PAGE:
Muhammad Kizito: It was a bittersweet victory

Saturday August 24 2019

After winning continental gold a

After winning continental gold and fighting at the 2000 Olympics, Kizito won African Boxing Union as a pro. Courtesy photo  

By Abdul-Nasser Ssemugabi

My journey to All-Africa gold begun in 1998 at the Africa Zone V Championship, where I tested my potential outside Uganda.
We had just reached Egypt and I saw boxers from other countries. I told my friend Nasser Kagiri that ‘those are the guys I’m going to beat.’ He was surprised by my arrogance because he was already scared of the challenge ahead. The draws hadn’t been done; I didn’t know my opponents yet, but I was so confident no one would survive me.
Thankfully, I made it. I won gold and qualified for the All-Africa Games in South Africa. Several Ugandans had qualified but only Abdul Tebazaalwa, Isaac Ssentamu and I got sponsorship from the French Embassy in Uganda to attend a training camp in South Africa.
The camp in Port Elizabeth had boxers from across Africa. We were lucky to have this opportunity. The chief trainers

were an African and a Frenchman. With about two months to the Games, we learnt new tactics, scoring systems.

A coach with kid gloves
When our teammates reached South Africa, we left Port Elizabeth. But on our way to the Games village in Johannesburg, we lost our luggage. We panicked. It was nearing winter and we had to be in weight yet we had lost all our clothes. The team manager, Lutaaya and Coach Vicky Byarugaba got us new stuff. Later, we found the lost luggage.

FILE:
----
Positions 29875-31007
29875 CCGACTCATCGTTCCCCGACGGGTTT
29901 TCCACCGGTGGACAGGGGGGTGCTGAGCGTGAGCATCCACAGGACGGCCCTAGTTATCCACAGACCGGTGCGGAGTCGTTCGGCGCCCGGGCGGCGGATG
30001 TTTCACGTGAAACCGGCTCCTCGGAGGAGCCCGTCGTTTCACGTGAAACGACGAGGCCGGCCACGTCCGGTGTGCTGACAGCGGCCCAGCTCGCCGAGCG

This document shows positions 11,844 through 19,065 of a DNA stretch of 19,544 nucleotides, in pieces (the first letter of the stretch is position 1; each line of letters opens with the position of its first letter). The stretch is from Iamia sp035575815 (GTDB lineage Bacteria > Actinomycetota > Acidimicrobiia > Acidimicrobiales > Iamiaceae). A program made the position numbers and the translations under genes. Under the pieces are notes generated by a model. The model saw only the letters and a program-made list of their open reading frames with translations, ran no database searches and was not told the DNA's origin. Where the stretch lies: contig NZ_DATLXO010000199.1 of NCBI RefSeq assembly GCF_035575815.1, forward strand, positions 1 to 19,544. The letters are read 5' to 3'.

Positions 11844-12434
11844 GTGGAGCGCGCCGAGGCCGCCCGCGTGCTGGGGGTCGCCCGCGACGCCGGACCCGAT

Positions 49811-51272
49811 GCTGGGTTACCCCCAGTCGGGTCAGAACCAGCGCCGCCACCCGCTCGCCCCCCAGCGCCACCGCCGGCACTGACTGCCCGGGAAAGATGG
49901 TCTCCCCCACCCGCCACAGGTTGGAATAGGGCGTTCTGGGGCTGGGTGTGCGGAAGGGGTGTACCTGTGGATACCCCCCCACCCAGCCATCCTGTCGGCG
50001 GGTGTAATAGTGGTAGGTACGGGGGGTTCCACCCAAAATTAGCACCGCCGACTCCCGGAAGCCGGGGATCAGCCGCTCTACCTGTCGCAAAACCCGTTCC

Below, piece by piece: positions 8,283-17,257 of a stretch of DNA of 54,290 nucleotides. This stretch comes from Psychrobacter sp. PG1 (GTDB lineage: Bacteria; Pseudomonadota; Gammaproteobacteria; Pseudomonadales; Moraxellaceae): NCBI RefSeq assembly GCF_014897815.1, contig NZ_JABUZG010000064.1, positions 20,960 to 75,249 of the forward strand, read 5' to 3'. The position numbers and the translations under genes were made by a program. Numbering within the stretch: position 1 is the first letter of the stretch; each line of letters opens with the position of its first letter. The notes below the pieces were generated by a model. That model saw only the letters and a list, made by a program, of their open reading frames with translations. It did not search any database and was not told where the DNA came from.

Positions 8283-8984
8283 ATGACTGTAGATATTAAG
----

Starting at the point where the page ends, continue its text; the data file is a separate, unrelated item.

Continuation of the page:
The bittersweet victory
In the finals, I faced a South African boxer. The computer scoring system was introduced but was hidden from general view. Whenever my teammate Isaac Ssentamu, aka Sam Rukundo, peeped at the scores, he told me to work harder because the opponent was leading. In the third round I sent my opponent looping right hooks, which I thought would impress the judges. But Rukundo again told me the same thing—the opponent was still leading.

At the end of the fight I thought I had lost. I was disappointed and thought they had just cheated in favour of their homeboy. Throughout the Games, the Ugandan football team had enjoyed all the support until they lost [the semis 1-0 to Cameroon before losing 2-0 to South Africa in the third-place playoff].

Now all the attention switched to us, the three boxers who were at the finals. All witnessed the Uganda flag rising after my fight. I didn’t believe what I was seeing. I thought I had lost. I was torn between joy and sadness. I asked Rukundo why he had been confusing me. He said he had confused results of the opposite corners.

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Towards the Games, coach Byarugaba never tried to change us much. Sometimes we dodged his pad work when we felt tired but he did not get angry. When we wanted to skip meals to maintain weight, he took us to the scale first and then to the dining room and ensured everyone ate.

Warm welcome
[Tebazaalwa, Adam Kassim Napa and Jacskon Asiku won gold, silver and bronze respectively]. Lutaaya was so delighted but had some unfinished business in South Africa and wanted the medalists to stay with him until he returned. But Tebazaalwa and I had been there longer and were tired.

We eventually returned and were warmly welcomed back. We had a lavish dinner at the National Council of Sports and I got a prize of US$300 [the dollar rate was at Shs1,000 then, making it Shs300,000. I used that money to start a beauty salon. It was my source of income for some time, even during the six months of Olympic training in Tunisia. But it collapsed when I relocated to Australia.

I don’t remember much special care during our generation but Tebazaalwa, Kassim, Asiku and I prospered because we were determined and self-driven. We didn’t need to be pushed.

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